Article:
Tomas Tranströmer’s Allegro begins:
After a black day, I play Haydn,
and feel a little warmth in my hands.
The keys are ready. Kind hammers fall.
The sound is spirited, green, and full of silence.
I shove my hands in my haydnpockets
and act like a man who is calm about it all.
I raise my haydnflag. The signal is:In Schubertiana, Tranströmer writes: “I know too—without statistics—that Schubert’s being played in some room/there and for someone the tones at this moment are more real than/everything else.” Of Schubert himself, he writes:
“We do not surrender. But want peace.”
And he who catches the signals from a whole life in some rather ordinary
chords by a string quintet,
he who gets a river to flow through the eye of a needle
is a fat young gentleman from Vienna, called “the little mushroom” by his
friends, who slept with his glasses on
and stood himself up punctually at his writing lectern in the morning.
At which the music script’s wonderful centipedes set themselves in motion.
In the audio that follows, Tranströmer reads Schubertiana in English translation (beginning at about 3:39), prefaced by tales that led to its creation. He ranges from Schubert’s brief lifetime, when, “even in Vienna, he was not regarded as an extremely important composer, but as a second-rate, but gifted and promising, composer,” to a concert in China “during the time of the Gang of the Four,” and on to a view of New York City from East Orange, New Jersey.
He cautions that Schubertiana isn’t “a poem about the life of Franz Schubert: it’s a poem about what music means to me and to mankind.”
In 1990, Tranströmer suffered a stroke that paralyzed the right side of his body and affected his speech. In 2007, The Griffin Trust for Excellence in Poetry awarded Tranströmer its second Lifetime Recognition Award. Robert Hass, in his tribute to Tranströmer at the event, related that “when he had the stroke, his wife Monika . . . who is a nurse, drove into Stockholm and bought, because Tomas loved playing the piano, the entire Western literature for piano for the left hand, I’m told, and brought it back and said, ‘Tomas, get to work.’”
Tranströmer did. He recorded a CD of poetry readings and piano pieces for the left hand. The CD is called Klangen sager att friheten finns, taken from Allegro: “The sound says that freedom exists.”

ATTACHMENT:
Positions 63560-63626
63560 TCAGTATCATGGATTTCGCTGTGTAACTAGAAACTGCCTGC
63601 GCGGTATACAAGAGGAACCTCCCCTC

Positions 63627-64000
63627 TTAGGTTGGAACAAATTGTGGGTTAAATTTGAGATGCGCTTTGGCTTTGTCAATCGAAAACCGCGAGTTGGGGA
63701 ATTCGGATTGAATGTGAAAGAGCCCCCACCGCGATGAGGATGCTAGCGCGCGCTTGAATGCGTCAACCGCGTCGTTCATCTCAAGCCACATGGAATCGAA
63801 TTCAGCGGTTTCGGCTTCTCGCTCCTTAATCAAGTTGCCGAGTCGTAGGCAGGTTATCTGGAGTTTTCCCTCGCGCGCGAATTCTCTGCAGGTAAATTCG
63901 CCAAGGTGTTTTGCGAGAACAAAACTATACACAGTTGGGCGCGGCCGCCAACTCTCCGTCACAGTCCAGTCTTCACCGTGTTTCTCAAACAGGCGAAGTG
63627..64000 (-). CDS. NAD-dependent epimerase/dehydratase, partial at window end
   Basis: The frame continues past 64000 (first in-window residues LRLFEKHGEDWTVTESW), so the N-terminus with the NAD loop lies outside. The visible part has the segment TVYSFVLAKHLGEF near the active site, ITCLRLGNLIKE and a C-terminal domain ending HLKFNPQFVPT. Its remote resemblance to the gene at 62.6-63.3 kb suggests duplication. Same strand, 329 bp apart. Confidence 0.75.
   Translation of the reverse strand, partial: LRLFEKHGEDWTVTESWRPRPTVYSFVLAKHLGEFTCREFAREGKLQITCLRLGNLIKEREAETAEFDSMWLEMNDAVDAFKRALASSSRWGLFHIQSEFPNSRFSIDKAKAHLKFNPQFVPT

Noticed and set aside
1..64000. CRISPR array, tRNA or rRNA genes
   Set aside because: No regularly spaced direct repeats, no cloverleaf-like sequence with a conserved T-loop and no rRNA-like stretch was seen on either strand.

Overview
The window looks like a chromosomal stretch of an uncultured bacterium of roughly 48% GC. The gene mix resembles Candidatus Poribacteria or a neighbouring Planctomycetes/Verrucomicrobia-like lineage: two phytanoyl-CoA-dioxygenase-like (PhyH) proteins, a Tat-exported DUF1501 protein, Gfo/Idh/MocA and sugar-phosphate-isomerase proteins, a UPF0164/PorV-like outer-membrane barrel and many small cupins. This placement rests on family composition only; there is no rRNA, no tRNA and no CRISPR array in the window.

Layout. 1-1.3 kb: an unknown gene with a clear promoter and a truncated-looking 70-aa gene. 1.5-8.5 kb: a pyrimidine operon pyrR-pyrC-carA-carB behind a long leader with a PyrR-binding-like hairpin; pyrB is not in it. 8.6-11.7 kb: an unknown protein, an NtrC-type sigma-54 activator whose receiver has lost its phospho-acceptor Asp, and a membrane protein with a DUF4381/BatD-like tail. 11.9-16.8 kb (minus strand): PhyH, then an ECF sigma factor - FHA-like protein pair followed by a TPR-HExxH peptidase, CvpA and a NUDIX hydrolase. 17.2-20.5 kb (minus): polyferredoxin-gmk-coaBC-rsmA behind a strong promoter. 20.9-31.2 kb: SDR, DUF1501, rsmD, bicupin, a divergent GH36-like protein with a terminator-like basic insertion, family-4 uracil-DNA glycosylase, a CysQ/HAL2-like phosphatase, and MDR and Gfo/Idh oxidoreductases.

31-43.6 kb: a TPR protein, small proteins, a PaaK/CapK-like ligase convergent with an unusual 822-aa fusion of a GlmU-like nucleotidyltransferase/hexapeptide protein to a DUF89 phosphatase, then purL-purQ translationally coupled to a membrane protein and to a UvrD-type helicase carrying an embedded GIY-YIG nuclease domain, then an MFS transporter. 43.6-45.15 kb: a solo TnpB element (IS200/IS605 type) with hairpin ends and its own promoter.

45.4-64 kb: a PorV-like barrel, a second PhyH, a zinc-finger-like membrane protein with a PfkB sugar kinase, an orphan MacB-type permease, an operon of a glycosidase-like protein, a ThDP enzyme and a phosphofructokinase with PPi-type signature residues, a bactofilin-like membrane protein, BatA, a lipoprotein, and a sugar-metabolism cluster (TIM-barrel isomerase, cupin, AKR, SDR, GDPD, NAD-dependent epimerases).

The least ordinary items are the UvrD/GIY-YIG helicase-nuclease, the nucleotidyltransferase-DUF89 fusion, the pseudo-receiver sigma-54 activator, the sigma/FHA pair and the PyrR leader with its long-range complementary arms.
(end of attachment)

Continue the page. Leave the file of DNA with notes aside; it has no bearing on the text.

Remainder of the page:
Wednesday, December 7, 2011, marked the beginning of the 2011 Nobel Prize lectures and ceremonies, and Tomas Tranströmer has been awarded the Nobel Prize for Literature. To honor the occasion, I offer this post, in tandem with my previous post, Dreaming in Swedish.
The Nobel Lecture in Literature was a program with texts by Tomas Tranströmer, who was in attendance. The program took place Wednesday, December 7, 2011. The Nobel Prize ceremony took place Saturday, December 11, 2011. A brief slide show from the ceremony appears below:
Before getting to the listening list, I must include two things:
First, a mention of that essential place for poetry, Friko’s Poetry and Pictures, where you’ll find Tranströmer’s Breathing Space July.
Second, here is Schubertiana, read by Tranströmer in Swedish (beautiful to hear, even without knowledge of Swedish).
The poem, translated into English, can be found, in a translation by Robert Fulton, here. (Thanks to David Nice for spotting the link.)
To hear several selections from Tranströmer’s CD, click on Tranströmer’s Official Website.
A selection of musical Tranströmeriana can be found there, too, including these:
At the head of the list is Ellen Lindquist and Companion Star’s drömseminarium (dream seminar).
You’ll find Jan Garbarek here, too.
A selection from 21st century Swedish composer Benjamin Staern’s Tranströmersånger (Tranströmer Settings) can be found here.Here's an Allegro, this one from Haydn's Piano Sonata in E-flat Major:
Tranströmer refers to two pieces in Schubertiana, the String Quintet in C Major and Fantasia for Two Pianos in F Minor. The first movements of the String Quintet and the Fantasia can be heard below. A Spotify playlist of Schubert Quintets (some in more than one version) and two recordings of the Fantasia can be found at Schubertiana.
Fantasia (first movement)
String Quintet in C Major (first movement, in two parts)
String Quintet in C Major (second movement-Adagio)
Below is a short film by British director Martin Earle that uses excerpts from Schubertiana, as translated by Jöns Mellgren. (The music is the Adagio from Schubert’s String Quintet in C Major.)
A Galaxy Over There from Martin Earle on Vimeo.
Credits: The photograph at the head of the post can be found here. The quotations from Tranströmer’s poems are from Tomas Tranströmer, Selected Poems, edited by Robert Hass. The translations are by Robert Bly (Allegro) and Samuel Charters (Schubertiana).